It was the Monday that the Beast from the East had sidled its way into the British Isles and Nappy Valley was shivering under icy ... Read Feature
Well June is here and we’re enjoying what is typical British early summer weather, boiling hot one minute and then sub-aquatic the next. Recently one Monday when the climate seemed to veering between the two extremes on an hourly basis I realized that it’d been some time since myself and the Ultimate Rugby Fan (URF,) had been to a pub quiz.
I was keen to go, but also keen to try out somewhere new. I have to admit I’m one for mixing it up and don’t like doing the same quiz too frequently, as you end up seeing the same faces and having the same food until it feels as much routine as fun. On a whim then, we decided to try the quiz out at ‘The Goat’ on Battersea Rise.
As I’ve been living in the area since approximately the dawn of time (according to the URF at least, she’s also asked on occasions though for me geological age,) I can remember when the Goat first opened as the ‘Faraday & Firkin.’ This was sometime back in the late 90’s and my memories are of a huge barn of a place which had been converted from some sort of meeting hall into a brewpub complete with all the equipment. At the back large tanks of home brewed beer dominated, topped off with sparking animatronic figures of Michael Faraday, the noted electrical pioneer. What the venue had to do with the discovery of electricity I’ll never know, what I do remember was that it made you feel like you were drinking in a ride queue at Disneyland, a not unpleasant but somewhat un-needed sensation.
Today the Goat remains a popular choice amongst drinkers, but seemed rather subdued the night we chose to visit. Despite the fact it was quiz night and a 1st round night in the Euro’s, the pub was only about a third full. I couldn’t help but notice that the décor felt a tad careworn as if the whole pub is a little bit too far past its last refit, you know more shabby than chic. The staff though remain extremely friendly and pleasant.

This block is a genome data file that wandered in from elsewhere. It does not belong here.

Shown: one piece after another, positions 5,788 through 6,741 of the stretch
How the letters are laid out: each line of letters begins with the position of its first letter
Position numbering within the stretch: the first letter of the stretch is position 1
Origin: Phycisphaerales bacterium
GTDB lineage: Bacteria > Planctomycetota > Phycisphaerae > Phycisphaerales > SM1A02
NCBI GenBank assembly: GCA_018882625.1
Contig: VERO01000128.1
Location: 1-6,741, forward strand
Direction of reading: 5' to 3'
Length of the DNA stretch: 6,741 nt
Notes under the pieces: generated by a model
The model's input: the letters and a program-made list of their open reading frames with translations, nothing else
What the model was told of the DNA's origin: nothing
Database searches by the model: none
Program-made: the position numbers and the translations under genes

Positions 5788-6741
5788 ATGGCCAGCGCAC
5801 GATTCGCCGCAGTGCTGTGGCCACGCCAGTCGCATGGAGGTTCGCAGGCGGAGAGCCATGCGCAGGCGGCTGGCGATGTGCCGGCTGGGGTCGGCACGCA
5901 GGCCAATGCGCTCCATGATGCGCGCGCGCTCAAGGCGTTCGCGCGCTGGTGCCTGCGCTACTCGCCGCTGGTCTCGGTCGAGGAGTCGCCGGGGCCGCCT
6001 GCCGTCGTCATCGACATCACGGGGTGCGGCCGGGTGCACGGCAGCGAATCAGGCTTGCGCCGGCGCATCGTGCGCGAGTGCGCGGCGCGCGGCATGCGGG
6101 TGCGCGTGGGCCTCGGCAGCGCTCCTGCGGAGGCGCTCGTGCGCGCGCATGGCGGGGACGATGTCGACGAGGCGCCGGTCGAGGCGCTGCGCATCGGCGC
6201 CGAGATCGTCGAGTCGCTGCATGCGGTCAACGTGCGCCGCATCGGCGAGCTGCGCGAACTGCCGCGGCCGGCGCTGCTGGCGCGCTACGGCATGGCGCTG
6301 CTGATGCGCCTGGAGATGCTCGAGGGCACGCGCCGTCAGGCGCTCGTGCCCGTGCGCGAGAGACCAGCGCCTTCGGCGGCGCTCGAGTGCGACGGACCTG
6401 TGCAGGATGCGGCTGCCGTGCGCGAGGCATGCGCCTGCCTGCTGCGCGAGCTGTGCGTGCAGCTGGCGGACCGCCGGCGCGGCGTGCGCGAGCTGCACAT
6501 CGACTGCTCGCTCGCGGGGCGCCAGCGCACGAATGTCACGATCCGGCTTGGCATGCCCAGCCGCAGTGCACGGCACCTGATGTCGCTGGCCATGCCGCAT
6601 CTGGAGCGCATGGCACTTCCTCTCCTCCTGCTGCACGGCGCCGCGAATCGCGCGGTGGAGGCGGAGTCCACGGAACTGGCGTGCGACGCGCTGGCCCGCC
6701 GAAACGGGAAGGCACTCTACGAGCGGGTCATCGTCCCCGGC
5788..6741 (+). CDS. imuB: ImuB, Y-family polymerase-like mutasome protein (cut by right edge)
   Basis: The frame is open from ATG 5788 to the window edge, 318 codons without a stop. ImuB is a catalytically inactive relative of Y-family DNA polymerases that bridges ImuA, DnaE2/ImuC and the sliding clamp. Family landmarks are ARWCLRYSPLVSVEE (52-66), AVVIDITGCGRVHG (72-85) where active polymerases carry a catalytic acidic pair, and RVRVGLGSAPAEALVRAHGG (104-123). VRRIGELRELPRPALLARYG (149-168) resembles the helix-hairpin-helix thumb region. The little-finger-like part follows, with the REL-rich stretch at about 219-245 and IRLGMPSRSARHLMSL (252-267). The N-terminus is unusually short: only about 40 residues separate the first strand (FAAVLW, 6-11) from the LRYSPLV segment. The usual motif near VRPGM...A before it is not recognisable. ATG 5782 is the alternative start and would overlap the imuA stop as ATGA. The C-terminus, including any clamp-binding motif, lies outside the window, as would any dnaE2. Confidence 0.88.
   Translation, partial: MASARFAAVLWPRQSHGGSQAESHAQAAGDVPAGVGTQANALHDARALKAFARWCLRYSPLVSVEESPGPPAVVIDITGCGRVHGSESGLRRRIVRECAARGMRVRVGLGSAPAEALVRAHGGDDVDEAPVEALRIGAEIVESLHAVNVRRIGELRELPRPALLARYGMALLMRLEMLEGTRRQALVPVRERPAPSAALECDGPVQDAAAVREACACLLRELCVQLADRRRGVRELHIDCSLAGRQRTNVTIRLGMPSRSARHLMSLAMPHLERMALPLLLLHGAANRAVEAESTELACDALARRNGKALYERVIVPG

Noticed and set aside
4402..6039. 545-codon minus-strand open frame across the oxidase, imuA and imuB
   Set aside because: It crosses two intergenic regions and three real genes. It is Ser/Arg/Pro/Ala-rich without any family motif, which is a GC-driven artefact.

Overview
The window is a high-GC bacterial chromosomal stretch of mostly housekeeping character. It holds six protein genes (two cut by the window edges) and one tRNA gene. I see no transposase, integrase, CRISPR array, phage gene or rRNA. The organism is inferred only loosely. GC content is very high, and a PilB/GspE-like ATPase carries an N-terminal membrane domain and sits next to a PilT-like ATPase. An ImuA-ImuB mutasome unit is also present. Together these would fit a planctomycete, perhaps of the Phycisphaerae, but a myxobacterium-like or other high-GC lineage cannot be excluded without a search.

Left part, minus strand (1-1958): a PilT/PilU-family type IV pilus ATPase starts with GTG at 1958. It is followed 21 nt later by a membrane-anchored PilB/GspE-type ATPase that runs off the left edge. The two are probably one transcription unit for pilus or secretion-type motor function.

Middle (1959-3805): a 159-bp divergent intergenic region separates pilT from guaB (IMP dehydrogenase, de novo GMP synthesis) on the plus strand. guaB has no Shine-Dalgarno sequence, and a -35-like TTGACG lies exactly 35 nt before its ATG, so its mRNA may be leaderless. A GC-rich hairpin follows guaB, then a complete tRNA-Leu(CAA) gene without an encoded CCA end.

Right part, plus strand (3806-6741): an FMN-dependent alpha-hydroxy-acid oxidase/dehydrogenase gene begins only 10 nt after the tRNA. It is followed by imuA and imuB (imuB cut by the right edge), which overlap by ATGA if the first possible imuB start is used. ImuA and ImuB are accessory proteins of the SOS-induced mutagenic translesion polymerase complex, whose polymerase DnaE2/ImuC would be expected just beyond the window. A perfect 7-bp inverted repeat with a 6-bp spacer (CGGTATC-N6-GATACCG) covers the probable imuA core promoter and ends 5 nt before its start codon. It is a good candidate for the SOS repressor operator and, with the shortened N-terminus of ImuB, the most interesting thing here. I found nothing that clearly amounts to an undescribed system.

By the time we got in lunch was not so much a distant memory but a much discounted one. Naturally then we were both very hungry and pounced on the menus like, well mountain goats.
In terms of food there appears to be quite a lot of choice, in fact rather too much disparate choice if you know what I mean. Much of it however seemed homemade by the pub itself, and it did seem reasonably priced.
Monday nights as well offering a pub quiz offer a burger deal, where you can get your choice of a house burger with a pint of one of three lagers for £10. This seemed like a deal for me, so I selected a brisket burger. To avoid confusion, that’s a burger with a slice of brisket on top of the patty, so double beef rather than a burger made of brisket. This came with fries or in my case sweet potato fries and onion rings.
The URF noticed that the chicken and ham hock pie was listed twice on the menu, since she already fancied it so this felt this was like a sign that she must have it. So order it she did. The food needed accompaniment and this was provided by a pint of lager for me (as part of the deal) and a bottle of the Australian ‘Scribble’ Verdehlo, for us to share later on.
So having ordered we sat down with our drinks and started to wait. After drinking a bit and waiting, we waited a bit longer. Sometime later I looked at my watch and noticed that a surprisingly large amount of time had passed, I put my wrist down and we settled back and went back to waiting. It took well over 40 minutes from placing the order to the food arriving and no word of apology or explanation.